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What is Induction Charging?


Induction Charging is gaining in popularity in many consumer electronic devices and is sometimes referred to as wireless charging. While it may sound like new technology, there is actually a long history. As early as 1831, Michael Faraday had discovered the ability for electromagnetic forces to travel. Nicola Tesla expanded upon the technology that evolved to radio wave transmissions.


There are actually three different types of wireless charging.

Radio Charging:This sends a very low power radio wave that can charge low-power devices like medical implants.

Resonance Charging: Similar to Inductive charging, resonance charging utilizes a coil that creates an oscillating magnetic field. The typical range is 1-3 feet. The costs tend to be higher and the coils are larger for smaller electronic devices. However, improvements in size and efficiency continue to develop at a rapid rate. The dream of having your phone actually start charging right when you enter your car or home will likely be based on some sort of resonance charging technology.

Induction Charging: This is the most popular type of wireless charging today and you are seeing more and more manufacturers incorporate wireless charging technology. One of the first examples that most people are familiar with are electric toothbrushes. The receiver coils have been engineered to be extremely thin at about 1mm in thickness. They tend to be slower charging and less efficient than directly plugging into a wall outlet. However, we are starting to see some higher power (2A vs older .5-1A) output and efficiency has been improving from about 40-50% 10 years ago to 75-90% today.

With Induction Charging, you need to have a transmitter and a receiver. The typical working range is 4-5mm apart. When they come into this range and are aligned, an electromagnetic field is created that transfers energy between the two objects.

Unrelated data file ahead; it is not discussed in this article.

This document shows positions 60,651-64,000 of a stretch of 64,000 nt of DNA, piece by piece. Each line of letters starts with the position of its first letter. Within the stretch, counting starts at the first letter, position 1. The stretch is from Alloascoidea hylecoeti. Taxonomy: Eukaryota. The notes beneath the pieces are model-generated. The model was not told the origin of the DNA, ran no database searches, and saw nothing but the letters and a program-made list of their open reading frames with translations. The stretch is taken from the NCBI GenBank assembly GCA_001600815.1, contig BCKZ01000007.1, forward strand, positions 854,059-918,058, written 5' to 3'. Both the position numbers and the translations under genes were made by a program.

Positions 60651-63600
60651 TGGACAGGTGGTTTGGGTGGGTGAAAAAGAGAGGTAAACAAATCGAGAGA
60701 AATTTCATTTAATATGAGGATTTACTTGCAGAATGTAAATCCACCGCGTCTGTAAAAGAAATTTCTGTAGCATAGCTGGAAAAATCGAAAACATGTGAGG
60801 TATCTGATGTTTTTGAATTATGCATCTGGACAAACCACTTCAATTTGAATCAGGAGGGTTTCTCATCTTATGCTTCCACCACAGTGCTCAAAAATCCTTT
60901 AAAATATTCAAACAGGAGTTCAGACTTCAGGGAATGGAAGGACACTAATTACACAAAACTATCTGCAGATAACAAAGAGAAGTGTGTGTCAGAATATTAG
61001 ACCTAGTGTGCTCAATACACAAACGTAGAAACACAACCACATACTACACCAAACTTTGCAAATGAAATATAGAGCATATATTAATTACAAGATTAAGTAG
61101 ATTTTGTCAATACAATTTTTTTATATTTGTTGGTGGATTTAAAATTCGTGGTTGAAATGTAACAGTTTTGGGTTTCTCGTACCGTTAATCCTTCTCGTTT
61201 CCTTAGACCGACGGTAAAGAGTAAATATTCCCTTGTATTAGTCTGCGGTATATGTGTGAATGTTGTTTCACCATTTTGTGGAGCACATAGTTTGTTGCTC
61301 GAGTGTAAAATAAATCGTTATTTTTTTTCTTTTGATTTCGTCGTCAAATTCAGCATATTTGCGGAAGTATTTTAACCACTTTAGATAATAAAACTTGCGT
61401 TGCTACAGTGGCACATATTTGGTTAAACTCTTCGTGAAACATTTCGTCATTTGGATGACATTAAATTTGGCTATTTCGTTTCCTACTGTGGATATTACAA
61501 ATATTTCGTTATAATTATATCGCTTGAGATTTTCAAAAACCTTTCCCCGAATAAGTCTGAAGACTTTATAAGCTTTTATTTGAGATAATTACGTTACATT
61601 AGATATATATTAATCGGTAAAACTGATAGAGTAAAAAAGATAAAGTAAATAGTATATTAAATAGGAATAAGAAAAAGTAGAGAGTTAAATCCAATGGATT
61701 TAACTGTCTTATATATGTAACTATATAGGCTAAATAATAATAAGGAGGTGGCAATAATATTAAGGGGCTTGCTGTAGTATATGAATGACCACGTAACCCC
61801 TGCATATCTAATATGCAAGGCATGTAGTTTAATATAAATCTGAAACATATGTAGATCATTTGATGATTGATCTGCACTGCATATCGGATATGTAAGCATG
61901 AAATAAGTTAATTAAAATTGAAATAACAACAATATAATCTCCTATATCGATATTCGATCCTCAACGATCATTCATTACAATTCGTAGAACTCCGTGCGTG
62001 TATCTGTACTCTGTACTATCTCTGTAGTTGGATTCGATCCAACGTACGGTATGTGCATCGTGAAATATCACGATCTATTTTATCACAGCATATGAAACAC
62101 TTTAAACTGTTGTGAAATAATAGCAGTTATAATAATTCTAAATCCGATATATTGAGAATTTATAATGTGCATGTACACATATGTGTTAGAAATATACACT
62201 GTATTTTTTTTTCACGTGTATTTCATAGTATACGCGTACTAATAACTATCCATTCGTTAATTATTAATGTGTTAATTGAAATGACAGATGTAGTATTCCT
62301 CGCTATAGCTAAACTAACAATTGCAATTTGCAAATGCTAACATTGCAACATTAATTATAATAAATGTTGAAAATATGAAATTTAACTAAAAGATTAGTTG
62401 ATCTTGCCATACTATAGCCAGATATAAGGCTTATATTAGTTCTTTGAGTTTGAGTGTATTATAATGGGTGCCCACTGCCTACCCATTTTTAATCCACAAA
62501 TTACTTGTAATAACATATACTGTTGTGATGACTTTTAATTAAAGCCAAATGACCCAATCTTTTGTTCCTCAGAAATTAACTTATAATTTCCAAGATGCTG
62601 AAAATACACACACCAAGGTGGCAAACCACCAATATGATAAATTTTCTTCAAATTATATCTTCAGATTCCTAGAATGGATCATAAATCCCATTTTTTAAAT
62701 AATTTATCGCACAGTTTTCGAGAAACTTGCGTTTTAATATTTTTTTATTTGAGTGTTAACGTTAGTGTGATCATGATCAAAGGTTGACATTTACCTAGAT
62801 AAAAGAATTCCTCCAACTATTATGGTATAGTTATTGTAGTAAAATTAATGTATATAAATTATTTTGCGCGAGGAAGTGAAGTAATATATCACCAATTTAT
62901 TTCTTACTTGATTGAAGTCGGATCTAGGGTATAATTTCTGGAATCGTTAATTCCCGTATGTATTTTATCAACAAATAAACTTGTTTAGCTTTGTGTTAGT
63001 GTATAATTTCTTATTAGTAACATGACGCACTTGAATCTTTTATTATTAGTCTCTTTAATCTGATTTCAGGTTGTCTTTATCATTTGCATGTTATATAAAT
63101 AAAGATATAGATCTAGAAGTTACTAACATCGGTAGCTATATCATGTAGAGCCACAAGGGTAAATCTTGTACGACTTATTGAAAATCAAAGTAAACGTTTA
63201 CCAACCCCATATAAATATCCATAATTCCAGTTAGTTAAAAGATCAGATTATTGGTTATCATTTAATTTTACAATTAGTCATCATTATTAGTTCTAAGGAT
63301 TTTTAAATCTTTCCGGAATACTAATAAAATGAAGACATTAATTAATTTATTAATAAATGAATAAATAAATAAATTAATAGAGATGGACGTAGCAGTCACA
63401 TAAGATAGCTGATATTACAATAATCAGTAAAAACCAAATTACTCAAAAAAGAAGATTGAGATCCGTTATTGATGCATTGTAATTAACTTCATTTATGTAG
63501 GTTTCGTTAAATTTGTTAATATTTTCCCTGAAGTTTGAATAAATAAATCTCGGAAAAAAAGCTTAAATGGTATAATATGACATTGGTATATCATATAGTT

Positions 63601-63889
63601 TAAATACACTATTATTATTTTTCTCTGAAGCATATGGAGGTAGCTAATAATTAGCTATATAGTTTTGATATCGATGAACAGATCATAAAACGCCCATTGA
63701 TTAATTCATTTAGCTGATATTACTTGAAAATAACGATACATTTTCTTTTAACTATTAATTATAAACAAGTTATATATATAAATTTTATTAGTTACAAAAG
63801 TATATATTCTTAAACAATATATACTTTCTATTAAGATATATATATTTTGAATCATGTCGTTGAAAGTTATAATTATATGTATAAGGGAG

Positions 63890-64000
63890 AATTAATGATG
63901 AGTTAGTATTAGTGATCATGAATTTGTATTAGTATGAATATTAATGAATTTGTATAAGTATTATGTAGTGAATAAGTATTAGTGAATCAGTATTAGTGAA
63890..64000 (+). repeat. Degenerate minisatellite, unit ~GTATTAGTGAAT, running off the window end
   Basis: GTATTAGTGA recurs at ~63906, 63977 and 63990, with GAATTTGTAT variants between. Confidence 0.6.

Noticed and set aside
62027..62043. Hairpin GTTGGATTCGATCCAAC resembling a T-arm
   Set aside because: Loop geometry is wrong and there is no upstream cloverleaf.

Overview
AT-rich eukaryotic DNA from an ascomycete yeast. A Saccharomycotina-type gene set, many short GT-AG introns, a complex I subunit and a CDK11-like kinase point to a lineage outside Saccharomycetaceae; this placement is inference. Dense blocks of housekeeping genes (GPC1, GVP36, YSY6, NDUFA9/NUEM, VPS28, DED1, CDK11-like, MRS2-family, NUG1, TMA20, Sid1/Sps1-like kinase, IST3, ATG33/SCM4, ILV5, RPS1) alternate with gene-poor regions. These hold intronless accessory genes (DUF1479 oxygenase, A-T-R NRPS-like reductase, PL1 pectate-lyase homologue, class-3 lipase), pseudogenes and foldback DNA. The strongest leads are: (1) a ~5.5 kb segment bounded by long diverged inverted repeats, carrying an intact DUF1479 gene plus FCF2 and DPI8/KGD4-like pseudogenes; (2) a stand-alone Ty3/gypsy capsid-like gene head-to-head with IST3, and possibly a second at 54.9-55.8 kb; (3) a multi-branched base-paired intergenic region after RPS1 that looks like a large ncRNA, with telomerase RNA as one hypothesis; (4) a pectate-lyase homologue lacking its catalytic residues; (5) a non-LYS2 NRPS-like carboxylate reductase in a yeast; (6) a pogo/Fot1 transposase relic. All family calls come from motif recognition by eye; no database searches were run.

Benefits of Induction Charging
  • Arguably the greatest benefit is convenience  If you have an Induction Charging Receiver device, you can simply put the device on a transmitter to begin charging. For instance, putting your phone on a nightstand base in the dark is more convenient than fumbling with a cord. Or putting your phone on a charging pad in a car that is has a charging base is more convenient than dealing with cords.
  • Safety is also a major benefit. There are no physical connections that can lead to shocks or corrosion. That is the primary reason for using induction charging technology in electric toothbrushes near a water source.
  • Durability is greater since there is no physical connection that needs to be constantly plugged and unplugged.
  • Coolness factor. There is just something about being able to charge a device with no wires.
Drawbacks of Induction Charging
  • The costs of the coils are quite expensive. Advancements in terms of quality and efficiency typically result in additional patent and licensing costs as well. So you are starting to see a divergence of quality and price range.
  • Wasted energy due to lower efficiency. While charging efficiency has increased dramatically over the past ten years, it is still not as efficient as directly plugging in a device. Higher quality devices typically have efficiency of 80%. So devices take slightly longer to charge and have some heat loss.
  • No connection - no charge. When using a cord, you can continue to charge the device while using it. With Induction Charging, once the device is removed from the charging pad, you are no longer charging the device.
  • Lack of a universal standard. We believe the benefits of Induction Charging outweigh the drawbacks and we can envision a world where every car has a charging location, most fast food restaurants, coffeeshops and airports have charging pads embedded in their furniture and most consumer electronics companies incorporate induction charging receivers into their devices. What is holding this all back is the lack of a true global standard. See our Qi vs PMA vs A4WP article
Today, we are seeing more and more companies introduce Induction Charging products into the market place. Smartphones such as Nokia Lumia 820 and 920, Motorola Droid, HTC Droid DNA, Nexus 4 are all early pioneers with induction charging capabilities. Even auto companies are entering the market with current availability on the Toyota Avalon and announced plans by GM.

We believe that the drawbacks will begin to decrease over time as costs come down, efficiency increases, range increases and most importantly, some sort of winning standard emerges. - See more at: http://voltnow.com/what-is-induction-charging.html#sthash.Ua0xDP2K.dpuf


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